Talking animals in fiction Talking animals
are a common theme in mythology
and folk tales
, as well as children's literature
. Fictional talking animals often are anthropomorphic
, possessing human-like qualities but appearing as a creature. The usage of talking animals enable storytellers to combine the basic characteristics of the animal with human behavior, to apply metaphor, and to entertain children.
WPA poster by Kenneth Whitley, 1939
Talking creatures which are still creatures
The creature retains its original form without much change, other than being able to speak. Sometimes it may only speak as a narration for the reader's convenience. The rabbits in Watership Down
who, except for the ability to discuss their actions, behave exactly as normal rabbits, also come under this category, as do characters from animated films like Happy Feet
and The Lion King
Whether shape-shifted or merely having the magical ability to speak, the talking creature is perhaps the most common trait of fairy tales
. The motif is certainly present in many more tales than fairies.
Numerous modern science fiction
stories intermix human and creature characters. In L. Frank Baum
's Land of Oz
, creatures (such as the Cowardly Lion and the Hungry Tiger) talk. The chicken Billina gains the ability to talk when she is swept away by a storm to land near Oz, as do other animals, and Toto, it is explained in a retcon
, always had the ability since arriving in Oz, but never used it. In C. S. Lewis
's Chronicles of Narnia
, the world of Narnia is ruled by a talking lion by the name of Aslan
, and many small characters are talking woodland animals, both of which interact with both the humans of Narnia, and the children who act as the protagonists of the books.
On the Disney franchises of The Jungle Book
, Mowgli along with Shanti and Ranjan can talk to the animals in the jungles of India, and Tarzan along with Jane and her father can talk to the animals: gorillas and elephants in African jungle.
Creatures that portray humans
Most people in the industries of professionalillustration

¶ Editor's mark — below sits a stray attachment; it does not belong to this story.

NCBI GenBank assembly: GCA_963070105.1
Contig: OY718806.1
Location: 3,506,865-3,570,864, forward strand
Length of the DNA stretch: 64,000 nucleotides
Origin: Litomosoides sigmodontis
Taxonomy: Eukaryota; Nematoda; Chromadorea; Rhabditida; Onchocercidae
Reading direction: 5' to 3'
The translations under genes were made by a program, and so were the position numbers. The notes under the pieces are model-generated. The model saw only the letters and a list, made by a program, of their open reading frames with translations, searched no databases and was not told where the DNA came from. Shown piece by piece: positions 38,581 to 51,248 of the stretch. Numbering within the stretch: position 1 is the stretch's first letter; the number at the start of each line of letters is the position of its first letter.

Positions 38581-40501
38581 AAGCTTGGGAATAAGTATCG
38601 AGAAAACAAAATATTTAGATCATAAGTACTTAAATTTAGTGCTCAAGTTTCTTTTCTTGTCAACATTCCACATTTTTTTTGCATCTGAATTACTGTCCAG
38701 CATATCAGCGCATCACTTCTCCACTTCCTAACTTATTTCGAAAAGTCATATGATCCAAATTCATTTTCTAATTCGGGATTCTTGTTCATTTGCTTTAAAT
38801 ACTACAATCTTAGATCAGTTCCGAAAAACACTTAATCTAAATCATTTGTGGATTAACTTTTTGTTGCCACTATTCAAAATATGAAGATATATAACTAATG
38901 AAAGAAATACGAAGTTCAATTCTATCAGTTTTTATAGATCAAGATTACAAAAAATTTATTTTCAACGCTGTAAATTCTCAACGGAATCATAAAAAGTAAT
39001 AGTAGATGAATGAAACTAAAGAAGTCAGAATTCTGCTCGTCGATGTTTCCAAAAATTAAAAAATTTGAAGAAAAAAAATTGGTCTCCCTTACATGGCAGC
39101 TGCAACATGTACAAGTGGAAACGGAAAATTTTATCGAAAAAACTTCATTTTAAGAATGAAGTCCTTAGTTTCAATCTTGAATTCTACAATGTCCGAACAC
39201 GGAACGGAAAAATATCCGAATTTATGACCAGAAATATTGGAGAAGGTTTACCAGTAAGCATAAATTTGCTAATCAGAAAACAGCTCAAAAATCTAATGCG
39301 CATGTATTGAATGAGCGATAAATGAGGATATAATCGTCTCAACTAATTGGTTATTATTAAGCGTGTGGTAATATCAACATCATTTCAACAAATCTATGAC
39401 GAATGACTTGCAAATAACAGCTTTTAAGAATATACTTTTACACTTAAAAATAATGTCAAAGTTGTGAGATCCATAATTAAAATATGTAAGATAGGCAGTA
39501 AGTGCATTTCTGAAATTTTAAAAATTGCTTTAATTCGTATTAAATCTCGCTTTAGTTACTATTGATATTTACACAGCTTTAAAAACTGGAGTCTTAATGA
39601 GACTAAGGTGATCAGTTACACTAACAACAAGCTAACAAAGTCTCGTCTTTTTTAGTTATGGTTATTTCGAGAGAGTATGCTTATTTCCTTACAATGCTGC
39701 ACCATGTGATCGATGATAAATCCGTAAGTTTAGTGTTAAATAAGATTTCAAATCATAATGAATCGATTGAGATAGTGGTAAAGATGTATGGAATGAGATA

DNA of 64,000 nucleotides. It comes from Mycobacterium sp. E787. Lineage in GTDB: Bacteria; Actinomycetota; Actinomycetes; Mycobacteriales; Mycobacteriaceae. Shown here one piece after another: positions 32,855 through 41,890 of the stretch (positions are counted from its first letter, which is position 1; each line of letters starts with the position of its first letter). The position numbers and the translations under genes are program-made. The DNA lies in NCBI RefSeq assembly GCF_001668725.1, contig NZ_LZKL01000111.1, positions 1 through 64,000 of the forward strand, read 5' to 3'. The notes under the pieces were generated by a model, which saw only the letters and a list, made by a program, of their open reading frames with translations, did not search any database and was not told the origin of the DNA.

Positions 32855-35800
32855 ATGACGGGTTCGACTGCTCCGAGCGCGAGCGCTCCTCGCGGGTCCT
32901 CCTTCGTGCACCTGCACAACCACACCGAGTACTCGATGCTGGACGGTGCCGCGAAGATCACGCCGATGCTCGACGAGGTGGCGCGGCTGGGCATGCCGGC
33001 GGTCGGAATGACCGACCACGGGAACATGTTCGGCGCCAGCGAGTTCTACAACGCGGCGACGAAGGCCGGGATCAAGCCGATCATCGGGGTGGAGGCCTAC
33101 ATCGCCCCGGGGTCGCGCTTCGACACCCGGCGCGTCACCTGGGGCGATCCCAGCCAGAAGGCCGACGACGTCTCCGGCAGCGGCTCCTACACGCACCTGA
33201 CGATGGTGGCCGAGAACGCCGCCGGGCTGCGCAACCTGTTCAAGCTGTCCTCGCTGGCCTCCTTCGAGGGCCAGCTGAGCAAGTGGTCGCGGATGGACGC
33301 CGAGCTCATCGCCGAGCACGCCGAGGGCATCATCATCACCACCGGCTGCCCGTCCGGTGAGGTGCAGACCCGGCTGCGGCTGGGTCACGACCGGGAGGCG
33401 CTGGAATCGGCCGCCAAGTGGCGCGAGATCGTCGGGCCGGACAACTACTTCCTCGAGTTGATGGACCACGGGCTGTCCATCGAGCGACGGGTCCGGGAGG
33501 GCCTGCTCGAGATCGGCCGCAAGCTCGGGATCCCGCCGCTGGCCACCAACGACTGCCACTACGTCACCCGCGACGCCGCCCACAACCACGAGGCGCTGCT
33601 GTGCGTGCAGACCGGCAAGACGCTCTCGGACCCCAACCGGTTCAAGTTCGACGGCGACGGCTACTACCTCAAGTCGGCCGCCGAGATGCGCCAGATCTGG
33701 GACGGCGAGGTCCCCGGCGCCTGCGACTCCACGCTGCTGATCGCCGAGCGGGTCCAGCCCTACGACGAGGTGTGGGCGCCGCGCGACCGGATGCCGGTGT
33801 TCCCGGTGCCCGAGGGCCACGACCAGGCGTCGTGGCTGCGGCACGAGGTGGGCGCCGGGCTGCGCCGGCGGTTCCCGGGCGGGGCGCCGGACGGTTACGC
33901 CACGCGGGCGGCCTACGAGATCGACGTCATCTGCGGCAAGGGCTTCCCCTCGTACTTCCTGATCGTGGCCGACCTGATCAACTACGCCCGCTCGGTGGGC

, and animation
refer to these types of creature characters as talking animals
, funny animals
or anthropomorphic characters
The earliest example of talking creatures portraying humans, as opposed to talking creatures portraying creatures, was in Vishnu Sarma
(Fables of Bidpai
), which was set in a world of talking creatures who represent human morals and behavior. A good Western
example of the genre is Henryson
. The webcomic "Anima: Age of the Robots" (Anima (webcomic)
) uses anthropomorphism to portray an alternate world as modern as ours, but inhabited by creature-lookalikes. The intelligent robots they have made rebel and threaten the creatures. This serves as a warning to mankind's thoughtless pursuit of technological advancement.
- ^ Stith Thompson, The Folktale, p 55, University of California Press, Berkeley Los Angeles London, 1977
- ^ Katalin Orban, Ethical Diversions: The Post-Holocaust Narratives of Pynchon, Abish, DeLillo, and Spiegelman, New York, London: Routledge, 2005, p. 52.
- ^ M. Keith Booker (ed.), Comics through Time: A History of Icons, Idols, and Ideas, Santa Barbara, California: ABC-CLIO, 2014, pp. 177.
- Blount, M. Animal Land: The Creatures of Children's Fiction. William Morrow & Company, 1975. 336 p.
- Cosslett, T. Talking animals in British children's fiction, 1786-1914. Ashgate Publishing, Ltd., 2006. 205 p. ISBN 0-7546-3656-9, ISBN 978-0-7546-3656-4
- Elick, C. Talking Animals in Children's Fiction: A Critical Study. McFarland, 2015. 258 p. ISBN 0-7864-7878-0, ISBN 978-0-7864-7878-1
- J. Clute; J. Grant, eds. (1997). "Animal Fantasy, Beast Fable, Talking Animals". The Encyclopedia of Fantasy (1st UK ed.). London: Orbit Books. ISBN 978-1-85723-368-1. External link in |chapter= (help)
- Morgenstern, J. "Children and other talking animals". The Lion and the Unicorn. 2000. 24.1. pp. 110–127.
- Speaking for animals: Animal Autobiographical Writing. Ed. by Margo DeMello. New York: Routledge, 2012. — 274 p. ISBN 0-415-80899-5, ISBN 978-0-415-80899-6
- Talking Animals Or Humans in Fur?: A Study of Anthropomorphic Animals in Illustrated Children's Literature. Victoria University of Wellington, 1998. 86 p.
- Teupe, L. The Function of Animals in Fairy Tales and Fables. GRIN Verlag, 2014. 12 p. ISBN 3-656-57197-X, ISBN 978-3-656-57197-1.
- Ziolkowski, J. M. Talking animals: Medieval Latin beast poetry, 750-115. University of Pennsylvania Press, 1993.
Last edited on 14 April 2021, at 04:15
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